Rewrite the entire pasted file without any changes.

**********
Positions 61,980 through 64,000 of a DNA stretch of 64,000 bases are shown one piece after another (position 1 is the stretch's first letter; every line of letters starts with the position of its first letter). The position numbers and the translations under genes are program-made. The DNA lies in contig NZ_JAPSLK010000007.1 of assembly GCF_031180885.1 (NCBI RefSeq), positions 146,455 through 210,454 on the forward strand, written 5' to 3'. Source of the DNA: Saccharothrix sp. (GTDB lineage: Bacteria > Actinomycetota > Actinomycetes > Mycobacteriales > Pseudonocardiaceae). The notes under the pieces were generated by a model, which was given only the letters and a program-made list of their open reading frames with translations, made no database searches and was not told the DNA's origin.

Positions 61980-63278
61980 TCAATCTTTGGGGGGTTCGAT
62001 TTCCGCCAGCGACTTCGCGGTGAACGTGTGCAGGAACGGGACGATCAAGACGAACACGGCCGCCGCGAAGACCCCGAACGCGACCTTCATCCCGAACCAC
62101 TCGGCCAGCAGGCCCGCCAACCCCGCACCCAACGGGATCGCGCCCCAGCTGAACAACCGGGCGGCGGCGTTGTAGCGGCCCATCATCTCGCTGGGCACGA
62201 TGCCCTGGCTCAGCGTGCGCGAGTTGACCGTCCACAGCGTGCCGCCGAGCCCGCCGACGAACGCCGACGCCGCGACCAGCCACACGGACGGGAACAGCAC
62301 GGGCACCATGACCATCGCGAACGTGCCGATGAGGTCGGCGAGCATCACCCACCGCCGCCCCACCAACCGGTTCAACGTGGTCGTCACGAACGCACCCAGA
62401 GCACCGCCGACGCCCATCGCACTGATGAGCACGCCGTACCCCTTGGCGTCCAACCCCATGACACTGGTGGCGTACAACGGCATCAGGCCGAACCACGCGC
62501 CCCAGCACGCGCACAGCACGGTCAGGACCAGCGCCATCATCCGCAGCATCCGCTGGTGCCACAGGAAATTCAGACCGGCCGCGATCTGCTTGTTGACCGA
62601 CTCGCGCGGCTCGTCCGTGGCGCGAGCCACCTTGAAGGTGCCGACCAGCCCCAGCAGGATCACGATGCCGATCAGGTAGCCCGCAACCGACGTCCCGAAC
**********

Positions 61,980 through 64,000 of a DNA stretch of 64,000 bases are shown one piece after another (position 1 is the stretch's first letter; every line of letters starts with the position of its first letter). The position numbers and the translations under genes are program-made. The DNA lies in contig NZ_JAPSLK010000007.1 of assembly GCF_031180885.1 (NCBI RefSeq), positions 146,455 through 210,454 on the forward strand, written 5' to 3'. Source of the DNA: Saccharothrix sp. (GTDB lineage: Bacteria > Actinomycetota > Actinomycetes > Mycobacteriales > Pseudonocardiaceae). The notes under the pieces were generated by a model, which was given only the letters and a program-made list of their open reading frames with translations, made no database searches and was not told the DNA's origin.

Positions 61980-63278
61980 TCAATCTTTGGGGGGTTCGAT
62001 TTCCGCCAGCGACTTCGCGGTGAACGTGTGCAGGAACGGGACGATCAAGACGAACACGGCCGCCGCGAAGACCCCGAACGCGACCTTCATCCCGAACCAC
62101 TCGGCCAGCAGGCCCGCCAACCCCGCACCCAACGGGATCGCGCCCCAGCTGAACAACCGGGCGGCGGCGTTGTAGCGGCCCATCATCTCGCTGGGCACGA
62201 TGCCCTGGCTCAGCGTGCGCGAGTTGACCGTCCACAGCGTGCCGCCGAGCCCGCCGACGAACGCCGACGCCGCGACCAGCCACACGGACGGGAACAGCAC
62301 GGGCACCATGACCATCGCGAACGTGCCGATGAGGTCGGCGAGCATCACCCACCGCCGCCCCACCAACCGGTTCAACGTGGTCGTCACGAACGCACCCAGA
62401 GCACCGCCGACGCCCATCGCACTGATGAGCACGCCGTACCCCTTGGCGTCCAACCCCATGACACTGGTGGCGTACAACGGCATCAGGCCGAACCACGCGC
62501 CCCAGCACGCGCACAGCACGGTCAGGACCAGCGCCATCATCCGCAGCATCCGCTGGTGCCACAGGAAATTCAGACCGGCCGCGATCTGCTTGTTGACCGA
62601 CTCGCGCGGCTCGTCCGTGGCGCGAGCCACCTTGAAGGTGCCGACCAGCCCCAGCAGGATCACGATGCCGATCAGGTAGCCCGCAACCGACGTCCCGAAC